Subject: I have found a CD that I think you would enjoy
Adolphe Adam's score for "Le Corsaire" as presented for Jose
MrLopez2681 | USA | 11/27/2005
(5 out of 5 stars)
"NOTE - For a detailed history of the ballet "Le Corsaire", see my article on wikipedia.
"Le Corsaire" was first presented in 1856 at the Theatre de l'Academie Imperiale de Musique in Paris. The ballet's choreography was the work of the great Balletmaster Joseph Mazilier, with music by Adolphe Adam..
In 1867 - especially for the Prima Ballerina Adele Grantzow, and in celebration of the Universal Exposition given in Paris - Mazilier came out of retirement to revive "Le Corsaire". For this revival the Balletmaster re-arranged much of the ballet, and added the famous 'Pas des fleurs' (known today as 'Le jardin anime') to the music of Leo Delibes. After Grantzow left Paris, the work was never again performed by the Parisian ballet.
The versions of "Le Corsaire" familiar to audiences today - primarily those of American Ballet Theatre and the Kirov/Mariinsky Ballet - have their roots in the many revivals of produced by Marius Petipa for the Imperial Ballet of St. Petersburg. By way of Petipa's revivals, Adam's score for "Le Corsaire" acquired a substantial number of additional music for various pas, variations, scenes, and incidental dances (by the time Petipa staged his final revival in 1899, the score included pieces from 10 composers aside from Adam).
Musically, the history of "Le Corsaire" can get rather confusing, and it doesn't help that the world's two principal productions of this ballet - American Ballet Theatre and the Kirov/Mariinsky Ballet respectively - present 2 almost totally different scores. The Kirov/Mariinsky Ballet's version Is erived from the balletmaster Pyotr Gusev and the ballet historian Yuri Slonimsky's 1955 production for the Maly Theatre in Leningrad, includes a score fashioned from the airs of Adolphe Adam's opera "Si J'etais Roi" and his ballet "La Jolie Fille du Gand", with the usual inclusion of Petipa's additional dances. American Ballet Theatre's version - being derived from the former Kirov artistic director Konstantin Sergeyev's 1973 version - is far more faithful to Petipa's productions, but is still somewhat of an abomination with regards to its obsurd characterizations and Corsaires transformed into ridiculous pirates à la Blackbeard or Captain Hook.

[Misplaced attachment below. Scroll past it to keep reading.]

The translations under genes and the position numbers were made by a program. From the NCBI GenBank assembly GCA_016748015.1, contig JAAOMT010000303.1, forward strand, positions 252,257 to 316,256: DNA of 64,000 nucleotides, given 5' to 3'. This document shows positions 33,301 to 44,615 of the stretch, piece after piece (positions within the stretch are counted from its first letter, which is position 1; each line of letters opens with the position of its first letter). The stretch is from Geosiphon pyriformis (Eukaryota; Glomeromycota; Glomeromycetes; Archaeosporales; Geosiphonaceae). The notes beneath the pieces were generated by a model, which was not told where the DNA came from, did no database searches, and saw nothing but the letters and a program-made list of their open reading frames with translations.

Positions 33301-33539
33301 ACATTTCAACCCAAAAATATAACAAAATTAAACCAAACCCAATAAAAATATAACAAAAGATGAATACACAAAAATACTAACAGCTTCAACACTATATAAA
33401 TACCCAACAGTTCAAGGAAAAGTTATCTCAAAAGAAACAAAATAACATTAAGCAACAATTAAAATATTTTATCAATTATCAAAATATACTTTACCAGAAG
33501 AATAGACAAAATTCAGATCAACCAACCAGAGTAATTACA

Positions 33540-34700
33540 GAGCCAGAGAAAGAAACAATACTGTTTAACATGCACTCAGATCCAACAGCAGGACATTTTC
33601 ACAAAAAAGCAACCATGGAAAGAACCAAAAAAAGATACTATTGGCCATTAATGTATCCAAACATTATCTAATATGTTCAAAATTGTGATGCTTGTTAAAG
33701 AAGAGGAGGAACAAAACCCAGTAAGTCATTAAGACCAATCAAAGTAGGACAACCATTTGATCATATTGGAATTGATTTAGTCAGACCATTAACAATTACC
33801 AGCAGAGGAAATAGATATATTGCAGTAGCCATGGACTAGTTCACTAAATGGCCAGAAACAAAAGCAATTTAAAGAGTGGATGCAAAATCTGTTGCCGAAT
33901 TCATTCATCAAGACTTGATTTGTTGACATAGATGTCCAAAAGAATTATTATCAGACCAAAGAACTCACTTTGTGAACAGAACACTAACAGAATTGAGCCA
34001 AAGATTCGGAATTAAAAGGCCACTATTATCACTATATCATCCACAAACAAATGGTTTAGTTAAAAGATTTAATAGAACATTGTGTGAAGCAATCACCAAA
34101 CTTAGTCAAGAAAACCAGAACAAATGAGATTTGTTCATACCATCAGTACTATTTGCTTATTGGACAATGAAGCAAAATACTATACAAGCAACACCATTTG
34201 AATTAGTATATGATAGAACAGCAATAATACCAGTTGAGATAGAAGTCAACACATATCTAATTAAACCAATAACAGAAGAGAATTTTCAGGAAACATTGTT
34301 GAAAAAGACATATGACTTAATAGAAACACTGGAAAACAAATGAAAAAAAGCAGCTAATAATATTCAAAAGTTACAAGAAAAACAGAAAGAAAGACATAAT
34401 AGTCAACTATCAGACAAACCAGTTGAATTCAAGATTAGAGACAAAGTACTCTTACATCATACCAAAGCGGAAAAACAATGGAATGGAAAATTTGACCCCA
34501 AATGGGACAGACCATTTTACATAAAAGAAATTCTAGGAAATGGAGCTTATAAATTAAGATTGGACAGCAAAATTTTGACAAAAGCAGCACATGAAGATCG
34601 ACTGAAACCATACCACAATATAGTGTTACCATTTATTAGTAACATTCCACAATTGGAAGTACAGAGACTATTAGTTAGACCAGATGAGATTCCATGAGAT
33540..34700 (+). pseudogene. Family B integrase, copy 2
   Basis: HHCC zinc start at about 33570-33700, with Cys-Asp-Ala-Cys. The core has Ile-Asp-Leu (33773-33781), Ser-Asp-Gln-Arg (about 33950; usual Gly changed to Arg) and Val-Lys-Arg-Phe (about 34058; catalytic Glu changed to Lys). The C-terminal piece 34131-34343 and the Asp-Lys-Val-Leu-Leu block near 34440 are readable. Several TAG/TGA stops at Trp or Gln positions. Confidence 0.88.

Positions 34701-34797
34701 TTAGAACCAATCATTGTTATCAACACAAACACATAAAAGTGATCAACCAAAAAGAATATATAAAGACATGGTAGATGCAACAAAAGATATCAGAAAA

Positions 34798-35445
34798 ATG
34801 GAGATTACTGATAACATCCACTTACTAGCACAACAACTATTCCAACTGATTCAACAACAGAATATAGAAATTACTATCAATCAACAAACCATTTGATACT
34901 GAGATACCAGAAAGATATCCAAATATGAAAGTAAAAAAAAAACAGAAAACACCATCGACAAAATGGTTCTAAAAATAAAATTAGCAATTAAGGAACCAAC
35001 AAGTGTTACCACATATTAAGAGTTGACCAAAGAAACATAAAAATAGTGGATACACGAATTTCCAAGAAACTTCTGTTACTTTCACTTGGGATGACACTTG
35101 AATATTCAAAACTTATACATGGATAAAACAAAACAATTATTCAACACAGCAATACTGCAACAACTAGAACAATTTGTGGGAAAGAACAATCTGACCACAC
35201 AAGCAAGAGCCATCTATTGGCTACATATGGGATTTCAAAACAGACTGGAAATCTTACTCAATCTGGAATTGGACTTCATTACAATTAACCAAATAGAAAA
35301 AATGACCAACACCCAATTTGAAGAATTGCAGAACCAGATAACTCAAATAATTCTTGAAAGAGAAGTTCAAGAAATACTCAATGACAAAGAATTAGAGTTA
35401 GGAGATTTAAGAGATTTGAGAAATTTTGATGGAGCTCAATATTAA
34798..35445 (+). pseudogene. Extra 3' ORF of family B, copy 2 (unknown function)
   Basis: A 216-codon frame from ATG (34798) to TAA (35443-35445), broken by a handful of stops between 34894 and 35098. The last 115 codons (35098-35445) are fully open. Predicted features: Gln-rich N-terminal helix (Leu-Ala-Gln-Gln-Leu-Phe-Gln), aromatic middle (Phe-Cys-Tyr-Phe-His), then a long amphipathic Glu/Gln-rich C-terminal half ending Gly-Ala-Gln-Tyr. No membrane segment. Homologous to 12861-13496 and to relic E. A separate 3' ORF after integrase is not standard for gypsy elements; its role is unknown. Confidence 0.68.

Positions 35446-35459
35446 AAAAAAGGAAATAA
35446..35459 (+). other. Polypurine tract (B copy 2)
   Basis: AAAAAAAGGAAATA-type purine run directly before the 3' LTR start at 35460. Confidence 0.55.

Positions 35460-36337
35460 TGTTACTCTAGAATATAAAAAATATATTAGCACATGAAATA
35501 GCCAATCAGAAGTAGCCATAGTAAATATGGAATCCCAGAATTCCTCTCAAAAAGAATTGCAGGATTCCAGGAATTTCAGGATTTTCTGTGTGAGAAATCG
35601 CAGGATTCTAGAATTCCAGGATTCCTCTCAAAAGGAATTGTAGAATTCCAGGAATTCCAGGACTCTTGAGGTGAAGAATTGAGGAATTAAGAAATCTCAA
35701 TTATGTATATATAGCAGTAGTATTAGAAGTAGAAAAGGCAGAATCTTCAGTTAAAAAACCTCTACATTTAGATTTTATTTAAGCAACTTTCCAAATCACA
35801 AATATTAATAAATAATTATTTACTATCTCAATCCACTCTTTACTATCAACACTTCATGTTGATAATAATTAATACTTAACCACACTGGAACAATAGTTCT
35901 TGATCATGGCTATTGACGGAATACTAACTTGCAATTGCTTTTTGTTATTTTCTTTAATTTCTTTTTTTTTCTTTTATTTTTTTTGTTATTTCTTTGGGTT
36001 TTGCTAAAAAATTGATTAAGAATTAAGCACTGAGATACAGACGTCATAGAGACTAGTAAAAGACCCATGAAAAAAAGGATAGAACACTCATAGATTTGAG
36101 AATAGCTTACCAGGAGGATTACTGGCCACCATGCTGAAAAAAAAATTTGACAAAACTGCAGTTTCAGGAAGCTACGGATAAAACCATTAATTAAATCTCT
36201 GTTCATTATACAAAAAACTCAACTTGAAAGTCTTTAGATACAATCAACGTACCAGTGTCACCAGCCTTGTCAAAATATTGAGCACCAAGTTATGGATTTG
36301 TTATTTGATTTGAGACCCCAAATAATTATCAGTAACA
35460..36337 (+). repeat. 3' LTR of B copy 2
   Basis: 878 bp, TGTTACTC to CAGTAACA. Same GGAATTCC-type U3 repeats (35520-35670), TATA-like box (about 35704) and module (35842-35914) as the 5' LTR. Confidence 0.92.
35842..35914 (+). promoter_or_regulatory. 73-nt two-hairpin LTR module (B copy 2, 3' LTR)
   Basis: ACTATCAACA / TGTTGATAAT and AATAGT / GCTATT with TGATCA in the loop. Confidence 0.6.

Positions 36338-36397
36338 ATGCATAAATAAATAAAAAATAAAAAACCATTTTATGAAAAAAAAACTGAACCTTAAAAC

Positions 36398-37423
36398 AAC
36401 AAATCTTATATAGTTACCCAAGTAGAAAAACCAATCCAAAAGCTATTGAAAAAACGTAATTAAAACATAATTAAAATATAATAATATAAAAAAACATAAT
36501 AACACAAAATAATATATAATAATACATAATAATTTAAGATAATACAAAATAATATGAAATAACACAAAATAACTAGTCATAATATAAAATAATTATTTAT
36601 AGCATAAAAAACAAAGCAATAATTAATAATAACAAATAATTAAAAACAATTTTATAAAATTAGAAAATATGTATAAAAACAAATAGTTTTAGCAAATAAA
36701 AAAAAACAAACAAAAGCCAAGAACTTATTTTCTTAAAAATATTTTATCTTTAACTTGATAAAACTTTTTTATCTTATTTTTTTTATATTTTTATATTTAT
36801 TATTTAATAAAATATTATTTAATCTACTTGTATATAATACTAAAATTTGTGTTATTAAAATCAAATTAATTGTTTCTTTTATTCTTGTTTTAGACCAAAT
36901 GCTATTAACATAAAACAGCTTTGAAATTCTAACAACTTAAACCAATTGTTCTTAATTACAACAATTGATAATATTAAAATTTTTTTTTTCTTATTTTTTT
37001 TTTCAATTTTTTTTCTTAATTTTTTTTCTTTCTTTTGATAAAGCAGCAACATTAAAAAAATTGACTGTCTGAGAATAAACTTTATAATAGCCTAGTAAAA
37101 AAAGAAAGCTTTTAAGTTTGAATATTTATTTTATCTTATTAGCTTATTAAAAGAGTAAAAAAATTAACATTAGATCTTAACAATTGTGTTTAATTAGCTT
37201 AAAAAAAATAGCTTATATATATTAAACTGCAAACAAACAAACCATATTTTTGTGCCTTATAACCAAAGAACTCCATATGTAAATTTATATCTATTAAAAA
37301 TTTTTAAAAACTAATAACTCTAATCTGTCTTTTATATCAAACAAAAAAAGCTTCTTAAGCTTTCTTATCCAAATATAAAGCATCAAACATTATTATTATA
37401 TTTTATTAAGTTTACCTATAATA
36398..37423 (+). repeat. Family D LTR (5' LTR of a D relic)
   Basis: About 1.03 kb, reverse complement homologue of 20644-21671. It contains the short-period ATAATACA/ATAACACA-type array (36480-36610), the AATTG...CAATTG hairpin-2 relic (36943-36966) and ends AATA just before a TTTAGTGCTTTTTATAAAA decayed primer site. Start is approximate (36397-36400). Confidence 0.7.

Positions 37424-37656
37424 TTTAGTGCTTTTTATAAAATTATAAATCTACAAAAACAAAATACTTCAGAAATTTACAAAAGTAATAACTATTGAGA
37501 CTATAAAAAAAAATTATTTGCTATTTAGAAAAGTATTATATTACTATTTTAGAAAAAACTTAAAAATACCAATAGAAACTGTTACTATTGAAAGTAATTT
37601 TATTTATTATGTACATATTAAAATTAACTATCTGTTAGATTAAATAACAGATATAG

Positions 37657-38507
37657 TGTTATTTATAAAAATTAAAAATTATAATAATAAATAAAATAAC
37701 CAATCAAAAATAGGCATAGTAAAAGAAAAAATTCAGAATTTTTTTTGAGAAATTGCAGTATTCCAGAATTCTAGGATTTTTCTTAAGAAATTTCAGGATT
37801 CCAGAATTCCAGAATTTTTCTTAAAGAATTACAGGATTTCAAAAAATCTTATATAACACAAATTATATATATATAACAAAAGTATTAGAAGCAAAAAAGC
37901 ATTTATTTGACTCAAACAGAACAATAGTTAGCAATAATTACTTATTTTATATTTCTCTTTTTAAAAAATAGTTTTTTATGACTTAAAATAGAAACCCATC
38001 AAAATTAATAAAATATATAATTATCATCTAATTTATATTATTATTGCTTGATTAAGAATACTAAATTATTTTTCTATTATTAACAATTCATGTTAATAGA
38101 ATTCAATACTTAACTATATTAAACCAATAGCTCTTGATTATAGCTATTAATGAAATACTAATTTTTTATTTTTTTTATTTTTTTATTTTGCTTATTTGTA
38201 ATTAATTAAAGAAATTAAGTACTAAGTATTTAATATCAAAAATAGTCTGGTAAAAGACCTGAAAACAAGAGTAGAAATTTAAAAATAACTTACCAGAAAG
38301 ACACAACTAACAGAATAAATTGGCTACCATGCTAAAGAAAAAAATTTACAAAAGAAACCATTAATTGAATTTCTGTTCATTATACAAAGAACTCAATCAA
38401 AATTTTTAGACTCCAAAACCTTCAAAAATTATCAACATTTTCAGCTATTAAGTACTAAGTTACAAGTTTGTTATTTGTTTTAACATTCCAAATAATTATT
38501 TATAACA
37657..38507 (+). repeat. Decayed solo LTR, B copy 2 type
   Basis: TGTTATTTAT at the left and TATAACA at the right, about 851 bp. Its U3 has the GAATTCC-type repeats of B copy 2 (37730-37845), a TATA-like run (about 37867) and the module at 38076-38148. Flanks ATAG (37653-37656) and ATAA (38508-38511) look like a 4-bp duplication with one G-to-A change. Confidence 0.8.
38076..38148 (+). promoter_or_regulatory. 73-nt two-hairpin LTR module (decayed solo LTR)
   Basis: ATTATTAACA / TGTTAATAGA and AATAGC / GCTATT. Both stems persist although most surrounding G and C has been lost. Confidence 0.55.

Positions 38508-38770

The manuscript utilized in this recording by Richard Bonynge was the original conductor's score used in Paris in 1867 for Mazilier's revival, and was obtained from the archives of the Paris Opera. Unfortunatly it does not include the later additions as added by Petipa (or his successors), but it does include the scene 'Le Jardin Anime' as originally composed by Leo Delibes. Most people are familiar with the Mariinsky version of the music for this scene, which is still presented in St. Petersburg and by most other companies in an orchestration by Cesare Pugni.
The music as presented in this recording is wonderful. Included is the Act I 'Pas de Cinq' of the National Dances (completely lost from every modern production to date); the elaborate 'Pas de Eventails' (another number that is lost) in which the lead character of Medora and a group of 16 ballerinas perform with fans to create a 'Peacock' effect; Adam's magnificent music for the 'Pas de Odalisques'; as is the 1867 additions of Delibes for the scene 'Le Jardin Anime'. Bonynge does a first rate job conducting the music.
In 2006 the Bavarian State Ballet presented a fantastic revival of "Le Corsaire" for which they made use of Adam's original score. The company also reconstructed 25 of Petipa's original dances from "Le Corsaire" as documented in the Stepanov method of choreographic notation from the Sergeyev Collection. In 2007 the Bolshoi Ballet staged an even more lavish revival of "Le Corsaire" for which they used nearly all of Adam's original score, restoring the mise-en-scene to its original form and also using the Sergeyev Collection to include Petipa's dances. Adam's original music for the 'Pas des Eventails' was deleted, and in its place the 'Grand pas' from Riccardo Drigo's score for Lev Ivanov's 1887 ballet "The Enchanted Forest" was used (I must say that Drigo's music is absolutely divine in every respect). Let us hope the production is filmed and released to DVD in the future, so that everyone can view what this ballet should be."